Fresh eye from the corporate guy: Nigel O’Neil

When Nigel O'Neil received an offer to hitch his star to a real estate franchise he thought it would 'scratch an itch' his career in the corporate arena couldn't. Here, the Barry Plant Chief Executive Officer explains why franchisors pushed back at the changes he wanted to make and how he overcame that hurdle.

Successful real estate agents are a very unique species. 

They are emotional (and emotionally intelligent), highly personable, persuasive, persistent, driven and tend to have very resilient egos. 

Yes I’m generalising, but I think everyone would agree that it takes most of these attributes to make it long-term in real estate.

But it’s these characteristics that almost brought me unstuck when I moved from the corporate world into a career in the real estate sector.

After university I embarked on a corporate career, working within a number of international professional services firms, specialising in turning around large businesses across a variety of sectors. 

It was a role that hit my sweet spot, using my ability to understand business drivers quickly, converting numbers into action and leveraging my love of process and belief that inclusive leadership would bring victory to those that stayed the course.

It was challenging, it was working at the top end of town and it was immensely demanding and satisfying.

However, I always felt like something was missing, that part of my unique skill set was not being utilised.

It was like an itch that the corporate world wouldn’t let me scratch.

Then came an offer to hitch my star to a real estate franchise. 

Franchising is a unique business model and it took me a while to get my head around how it operated, but I could see the benefits it delivered to all parties – and its immense potential. 

So, tick to taking on a franchise leadership role.

And of course the people who were pitching the role to me were the aforementioned, personable, persuasive real estate types. 

I really had no hope of saying no.

Therefore, at the age of 40, with no experience whatsoever in the real estate industry, other than as a customer, I took over the CEO role of a real estate franchise and for the first time got up close and personal with the unique species that is the real estate agent business owner.  

It was immediately evident to me how I could make changes that would improve the client experience and the profitability of the offices (and the franchisor), so I prepared an ambitious business plan looking five years into the future.

I started with the more obvious changes; more structure, process, measurement and benchmarking. 

Bringing corporate initiatives into the SME (small-to-medium enterprise) world.

It was an ambitious agenda and I got to work rolling it out.

What I didn’t take into account was the background of so many of the business owners. 

A large number of them had begun as sales agents at a time when newbie agents were given a desk, a phone and a phone directory and were left to sink or swim.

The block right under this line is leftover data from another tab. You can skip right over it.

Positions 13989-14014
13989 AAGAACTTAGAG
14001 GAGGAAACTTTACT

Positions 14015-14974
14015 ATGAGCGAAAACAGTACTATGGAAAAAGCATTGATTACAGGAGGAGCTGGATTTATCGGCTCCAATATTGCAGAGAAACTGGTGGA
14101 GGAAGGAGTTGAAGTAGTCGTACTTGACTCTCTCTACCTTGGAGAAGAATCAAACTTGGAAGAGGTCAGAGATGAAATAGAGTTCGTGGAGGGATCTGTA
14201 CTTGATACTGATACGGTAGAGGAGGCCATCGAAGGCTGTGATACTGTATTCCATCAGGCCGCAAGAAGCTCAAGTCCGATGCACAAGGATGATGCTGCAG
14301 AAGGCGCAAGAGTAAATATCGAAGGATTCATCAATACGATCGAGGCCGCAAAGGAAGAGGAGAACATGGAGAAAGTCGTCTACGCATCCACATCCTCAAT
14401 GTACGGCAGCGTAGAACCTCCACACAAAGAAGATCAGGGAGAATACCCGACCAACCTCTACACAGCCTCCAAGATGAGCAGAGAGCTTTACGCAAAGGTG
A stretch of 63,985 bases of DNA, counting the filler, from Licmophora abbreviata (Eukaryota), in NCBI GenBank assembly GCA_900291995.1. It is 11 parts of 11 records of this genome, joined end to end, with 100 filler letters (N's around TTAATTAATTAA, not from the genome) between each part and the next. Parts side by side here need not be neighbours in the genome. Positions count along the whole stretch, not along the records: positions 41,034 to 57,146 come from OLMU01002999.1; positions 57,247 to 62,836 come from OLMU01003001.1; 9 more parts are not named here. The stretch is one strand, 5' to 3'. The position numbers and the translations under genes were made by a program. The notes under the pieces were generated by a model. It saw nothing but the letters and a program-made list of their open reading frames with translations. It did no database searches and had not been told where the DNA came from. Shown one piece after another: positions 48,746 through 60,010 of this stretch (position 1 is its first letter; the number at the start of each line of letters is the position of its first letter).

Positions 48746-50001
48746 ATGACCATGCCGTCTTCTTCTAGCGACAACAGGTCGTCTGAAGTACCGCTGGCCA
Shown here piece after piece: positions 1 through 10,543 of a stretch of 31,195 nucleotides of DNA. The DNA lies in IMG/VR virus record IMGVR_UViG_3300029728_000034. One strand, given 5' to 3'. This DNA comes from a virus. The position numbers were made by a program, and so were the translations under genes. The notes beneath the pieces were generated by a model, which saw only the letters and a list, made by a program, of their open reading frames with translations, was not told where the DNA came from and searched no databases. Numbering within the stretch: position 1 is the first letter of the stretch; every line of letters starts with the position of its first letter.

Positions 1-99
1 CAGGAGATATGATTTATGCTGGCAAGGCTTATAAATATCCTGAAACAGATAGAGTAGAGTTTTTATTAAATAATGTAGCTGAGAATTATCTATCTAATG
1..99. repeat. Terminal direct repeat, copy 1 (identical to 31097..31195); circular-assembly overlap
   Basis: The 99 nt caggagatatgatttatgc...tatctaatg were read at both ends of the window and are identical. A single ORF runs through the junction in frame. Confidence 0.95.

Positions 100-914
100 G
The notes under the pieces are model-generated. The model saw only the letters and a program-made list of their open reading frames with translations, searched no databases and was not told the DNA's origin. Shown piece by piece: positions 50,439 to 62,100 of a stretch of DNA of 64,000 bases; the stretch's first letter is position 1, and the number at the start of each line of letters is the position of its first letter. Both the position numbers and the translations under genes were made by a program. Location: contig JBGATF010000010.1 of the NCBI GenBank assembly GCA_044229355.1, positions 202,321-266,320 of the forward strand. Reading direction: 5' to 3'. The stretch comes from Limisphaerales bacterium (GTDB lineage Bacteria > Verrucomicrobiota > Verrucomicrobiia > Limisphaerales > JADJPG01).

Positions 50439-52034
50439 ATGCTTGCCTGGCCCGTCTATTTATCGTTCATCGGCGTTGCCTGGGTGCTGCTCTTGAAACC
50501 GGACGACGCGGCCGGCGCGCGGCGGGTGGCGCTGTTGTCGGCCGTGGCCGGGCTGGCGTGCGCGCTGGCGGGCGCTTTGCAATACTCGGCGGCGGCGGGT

These agents were forged in unforgiving work environments, tempered into strong agents but often lacking in flexibility when it came to changing how things were done.

It was therefore (in hindsight) not surprising that when I announced proposed changes many pushed back with loud opinions and emotional outcries often underpinned by a sense of scepticism as to my intentions.

I was genuinely shocked and questioned whether I would ever fit into this world which, at the time, I thought was just another industry I could help ‘get better’.

Perhaps I had made a mistake in taking on the role? 

I hadn’t. 

What I had done was made a mistake in how I approached the change – not taking into account the uniqueness of real estate versus every other industry I had ever come across.

I had my corporate big business mindset still in place, I hadn’t truly understood what the critical backbone of a real estate franchise was.

These were business owners that had the overdrafts and mortgages and were highly protective of the status quo. 

They deserved more respect for what they bought to the business, they deserved to have a more measured rate of change, with much more engagement, lots of two-way communication and inviting their involvement in a stepped process where benefits of that change could be identified and understood.

Once I realised that, I had one of those moments where I knew that I could provide a different perspective to the industry and realised I may be able to add real value if I could just use a different skill set (that was really the ‘itch’ mentioned earlier).

I needed a deeper understanding of the impact on the franchisees of that change and to make sure my intentions around that change were transparent. 

Since then, I have learned to embrace the emotion and really listen to the variety of views. 

I have made the consultation process inclusive and fun.

I have listened more and learnt. I have measured any change and used logical reasoning (not opinion) to bring the business owners along for the ride.

Along the way I have fallen deeply in love with real estate. It gets into your blood in a way that is hard to explain to an outsider. 

I am hooked and I can’t envisage ever working in any other sector.

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Nigel O'Neil

Nigel O’Neil is the Head of Growth at Barry Plant. For more information go to